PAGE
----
The evolution of communications in the enterprise

28 Dec 2009

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IT departments need to be getting ready now for the coming revolution in unified communications, collaboration and contact centre (UC4).

In recent months, computing giant Hewlett-Packard entered into a major 10-year alliance with telecoms equipment maker Alcatel-Lucent to create a one-stop shop of telecoms and ICT managed services.

The significance of the move cannot be underestimated. According to Kevin O’Callaghan, head of operations at Alcatel-Lucent in Ireland, there has been a definite evolution of telecoms in the enterprise. Companies are now looking for more dynamic multimedia communications solutions that deliver lower IT capital expenditure and support faster and more efficient customer, employee and partner collaboration.

“Enterprises are also looking for end-to-end solutions, as opposed to stand alone products, while simplicity and ease-of-management are key. A great example of this is fixed-mobile convergence (FMC), which has promised a lot for several years but has been held back by fragmented solutions and approaches to implementation that have not delivered return on investment (ROI).

“However, improved devices, simpler implementation, consistent experience in and out of the office plus centralised management are now making FMC a much more viable solution with clear ROI.”

O’Callaghan says that over the next two years we will see evolution of unified communications (UC) into UC4 – defined as UC, collaboration and contact centre.

The key trend in this evolution will be making UC contextualised. In simple terms, this means integrating UC into organisations’ business processes and job functions to make sure it is seamlessly aligned with what employees are doing, when they are doing it.

“We also see video becoming a key communications technology, fuelled by the need for companies to reduce travel costs and make quicker internal decisions. High-definition videoconferencing can now be achieved at the click of an icon on a user’s desktop, giving employees instant video links with their colleagues.

“What’s more, videoconferencing is no longer dictated by the need for specific room-based facilities, which previously put it beyond the means of many smaller companies. Video can now be integrated in a cost-effective and practical way through many of the same tools businesses are already using today, such as a web browser. Over the coming months, these affordable desktop solutions will start to break down the traditional barriers to adoption and prioritise ease of use – crucial for businesses with limited technical expertise.”

O’Callaghan believes that over the next 12 months and beyond we’ll see more and more IT departments having to act and behave as service providers for their own organisations, providing service-level agreements and services based upon specific user profiles, with security policies based upon these user profiles (rather than a one-size-fits-all approach).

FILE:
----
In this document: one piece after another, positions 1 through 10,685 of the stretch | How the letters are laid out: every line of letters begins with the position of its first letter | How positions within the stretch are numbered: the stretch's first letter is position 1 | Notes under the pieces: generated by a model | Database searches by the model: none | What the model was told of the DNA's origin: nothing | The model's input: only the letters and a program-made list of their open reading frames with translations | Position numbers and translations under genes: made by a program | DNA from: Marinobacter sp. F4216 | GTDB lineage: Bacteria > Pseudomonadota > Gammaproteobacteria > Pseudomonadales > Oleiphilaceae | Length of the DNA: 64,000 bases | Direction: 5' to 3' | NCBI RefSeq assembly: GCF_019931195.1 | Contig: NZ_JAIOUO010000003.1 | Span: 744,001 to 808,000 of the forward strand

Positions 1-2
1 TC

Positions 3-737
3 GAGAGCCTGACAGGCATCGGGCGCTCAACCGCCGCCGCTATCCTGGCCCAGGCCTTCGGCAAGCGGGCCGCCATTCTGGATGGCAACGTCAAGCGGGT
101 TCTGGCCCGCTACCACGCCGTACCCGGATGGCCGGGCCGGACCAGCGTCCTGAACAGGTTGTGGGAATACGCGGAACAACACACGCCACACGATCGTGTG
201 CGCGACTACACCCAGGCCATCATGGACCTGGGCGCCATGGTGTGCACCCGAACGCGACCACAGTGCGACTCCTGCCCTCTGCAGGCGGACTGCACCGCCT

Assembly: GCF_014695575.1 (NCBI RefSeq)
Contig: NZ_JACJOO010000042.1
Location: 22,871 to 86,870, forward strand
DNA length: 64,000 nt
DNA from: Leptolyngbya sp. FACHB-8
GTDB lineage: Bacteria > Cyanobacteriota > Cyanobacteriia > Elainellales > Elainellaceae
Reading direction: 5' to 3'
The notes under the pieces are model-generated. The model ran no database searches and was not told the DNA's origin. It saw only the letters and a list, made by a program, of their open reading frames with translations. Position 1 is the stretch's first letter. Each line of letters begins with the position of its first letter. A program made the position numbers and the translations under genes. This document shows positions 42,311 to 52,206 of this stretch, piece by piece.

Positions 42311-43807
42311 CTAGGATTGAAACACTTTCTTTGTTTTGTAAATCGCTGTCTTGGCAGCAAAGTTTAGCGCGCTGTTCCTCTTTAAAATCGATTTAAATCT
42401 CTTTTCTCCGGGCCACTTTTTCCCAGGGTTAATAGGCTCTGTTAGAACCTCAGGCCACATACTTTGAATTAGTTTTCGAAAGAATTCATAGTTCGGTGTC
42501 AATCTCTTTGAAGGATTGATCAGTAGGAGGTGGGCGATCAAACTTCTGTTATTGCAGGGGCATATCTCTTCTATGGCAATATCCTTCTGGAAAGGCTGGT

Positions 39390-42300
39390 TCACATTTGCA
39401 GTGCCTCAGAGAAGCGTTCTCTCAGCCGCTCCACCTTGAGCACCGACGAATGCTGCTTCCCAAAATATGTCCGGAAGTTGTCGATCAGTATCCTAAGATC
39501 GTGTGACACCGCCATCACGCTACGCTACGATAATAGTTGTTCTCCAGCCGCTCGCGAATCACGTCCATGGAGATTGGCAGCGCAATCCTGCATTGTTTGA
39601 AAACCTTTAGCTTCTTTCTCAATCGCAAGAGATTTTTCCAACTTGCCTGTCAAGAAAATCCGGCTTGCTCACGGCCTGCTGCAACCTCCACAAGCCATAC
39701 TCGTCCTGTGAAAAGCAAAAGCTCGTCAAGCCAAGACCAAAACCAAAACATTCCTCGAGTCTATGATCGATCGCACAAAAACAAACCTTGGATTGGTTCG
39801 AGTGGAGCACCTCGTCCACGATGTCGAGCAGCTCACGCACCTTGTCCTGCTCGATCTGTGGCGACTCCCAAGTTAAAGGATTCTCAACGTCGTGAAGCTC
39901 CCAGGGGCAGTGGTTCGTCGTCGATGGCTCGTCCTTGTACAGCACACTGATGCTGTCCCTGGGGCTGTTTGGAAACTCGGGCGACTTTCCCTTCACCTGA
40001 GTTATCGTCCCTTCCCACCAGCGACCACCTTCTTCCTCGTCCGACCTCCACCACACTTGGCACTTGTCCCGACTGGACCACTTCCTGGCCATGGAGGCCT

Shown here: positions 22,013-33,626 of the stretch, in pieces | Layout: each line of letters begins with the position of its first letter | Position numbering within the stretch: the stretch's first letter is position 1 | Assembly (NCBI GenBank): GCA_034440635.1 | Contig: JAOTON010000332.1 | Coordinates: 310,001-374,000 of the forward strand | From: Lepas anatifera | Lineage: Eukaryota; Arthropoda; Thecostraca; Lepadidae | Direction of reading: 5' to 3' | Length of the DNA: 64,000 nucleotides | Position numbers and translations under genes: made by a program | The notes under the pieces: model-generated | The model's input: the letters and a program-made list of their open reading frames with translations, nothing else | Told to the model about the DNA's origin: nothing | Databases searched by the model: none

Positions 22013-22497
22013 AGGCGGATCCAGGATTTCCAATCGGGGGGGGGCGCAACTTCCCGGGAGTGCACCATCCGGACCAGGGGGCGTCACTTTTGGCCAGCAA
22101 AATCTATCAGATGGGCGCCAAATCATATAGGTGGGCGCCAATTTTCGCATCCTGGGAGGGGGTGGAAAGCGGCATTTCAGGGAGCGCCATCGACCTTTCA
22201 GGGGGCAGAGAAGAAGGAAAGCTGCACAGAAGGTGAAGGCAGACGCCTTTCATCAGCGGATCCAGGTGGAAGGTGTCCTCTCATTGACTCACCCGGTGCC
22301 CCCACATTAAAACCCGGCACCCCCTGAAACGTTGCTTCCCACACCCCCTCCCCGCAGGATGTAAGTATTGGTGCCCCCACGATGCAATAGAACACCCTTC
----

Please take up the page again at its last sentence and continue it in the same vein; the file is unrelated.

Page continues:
“We anticipate a growing need for high-leverage networks. Enterprise networks need to be aligned to business needs and processes, irrespective of location, time and function. Consistent services must be provided to all users within an organisation, regardless of the demands this might place upon the network. Consequently, IT departments need to think and act now in order to deliver a service that meets all future demands.

“With UC4 and contextualised communications, UC is already becoming a mature technology. Organisations can’t afford to treat technologies in isolation – they need to unify all communications processes across all devices, from the desktop to the mobile phone.”

O’Callaghan believes that, ultimately, companies should persevere with UC for the very simple reason that these solutions can help them save money and make money.

In particular, conferencing and collaboration is a business area demonstrating real ROI in the current climate. In contrast to softer claims of ‘productivity improvements’, organisations that deploy integrated collaboration solutions that utilise existing assets within business telephony, multimedia handling and mobility can now expect financial return within six to nine months.

“Failure to invest in the right technology will mean that an organisation loses its competitive advantage. The IT department of today needs to fully understand its business, become an expert in building a business case for each technology, and then integrate the technology into the business seamlessly so the organisation gains a real competitive differentiator.

“Additionally, as Generation Y enters the workforce, companies must recognise that SMS, Twitter, Facebook and instant messaging are the ways this generation wants to communicate. UC4 involves harnessing these new forms of communication in order to encourage skills- and knowledge-sharing among workers. This should be a key strategic aim for any organisation that wishes to maintain a competitive advantage,” O’Callaghan concludes.

By John Kennedy

Photo: Get ready for the next communications revolution: Kevin O’Callaghan, head of operations, Alcatel-Lucent in Ireland.

Editor John Kennedy is an award-winning technology journalist.

editorial@siliconrepublic.com